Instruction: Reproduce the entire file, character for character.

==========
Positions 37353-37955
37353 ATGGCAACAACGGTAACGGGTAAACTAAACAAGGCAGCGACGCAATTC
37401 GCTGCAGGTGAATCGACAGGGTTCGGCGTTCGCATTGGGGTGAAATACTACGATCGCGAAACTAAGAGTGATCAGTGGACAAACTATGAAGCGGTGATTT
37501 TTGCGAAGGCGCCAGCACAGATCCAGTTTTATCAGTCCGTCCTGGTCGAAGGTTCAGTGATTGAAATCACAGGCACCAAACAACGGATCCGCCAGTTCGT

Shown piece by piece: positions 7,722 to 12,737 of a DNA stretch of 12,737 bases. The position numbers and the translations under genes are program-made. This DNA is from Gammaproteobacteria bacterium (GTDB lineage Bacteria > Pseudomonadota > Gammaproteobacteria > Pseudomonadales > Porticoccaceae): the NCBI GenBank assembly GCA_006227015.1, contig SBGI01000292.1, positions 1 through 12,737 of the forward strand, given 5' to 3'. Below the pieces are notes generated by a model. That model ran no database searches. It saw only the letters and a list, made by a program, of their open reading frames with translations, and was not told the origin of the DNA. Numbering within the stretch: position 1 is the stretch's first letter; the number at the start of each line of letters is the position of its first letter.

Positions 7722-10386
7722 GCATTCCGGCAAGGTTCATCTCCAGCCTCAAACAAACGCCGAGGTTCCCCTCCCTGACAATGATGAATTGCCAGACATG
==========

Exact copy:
Positions 37353-37955
37353 ATGGCAACAACGGTAACGGGTAAACTAAACAAGGCAGCGACGCAATTC
37401 GCTGCAGGTGAATCGACAGGGTTCGGCGTTCGCATTGGGGTGAAATACTACGATCGCGAAACTAAGAGTGATCAGTGGACAAACTATGAAGCGGTGATTT
37501 TTGCGAAGGCGCCAGCACAGATCCAGTTTTATCAGTCCGTCCTGGTCGAAGGTTCAGTGATTGAAATCACAGGCACCAAACAACGGATCCGCCAGTTCGT

Shown piece by piece: positions 7,722 to 12,737 of a DNA stretch of 12,737 bases. The position numbers and the translations under genes are program-made. This DNA is from Gammaproteobacteria bacterium (GTDB lineage Bacteria > Pseudomonadota > Gammaproteobacteria > Pseudomonadales > Porticoccaceae): the NCBI GenBank assembly GCA_006227015.1, contig SBGI01000292.1, positions 1 through 12,737 of the forward strand, given 5' to 3'. Below the pieces are notes generated by a model. That model ran no database searches. It saw only the letters and a list, made by a program, of their open reading frames with translations, and was not told the origin of the DNA. Numbering within the stretch: position 1 is the stretch's first letter; the number at the start of each line of letters is the position of its first letter.

Positions 7722-10386
7722 GCATTCCGGCAAGGTTCATCTCCAGCCTCAAACAAACGCCGAGGTTCCCCTCCCTGACAATGATGAATTGCCAGACATG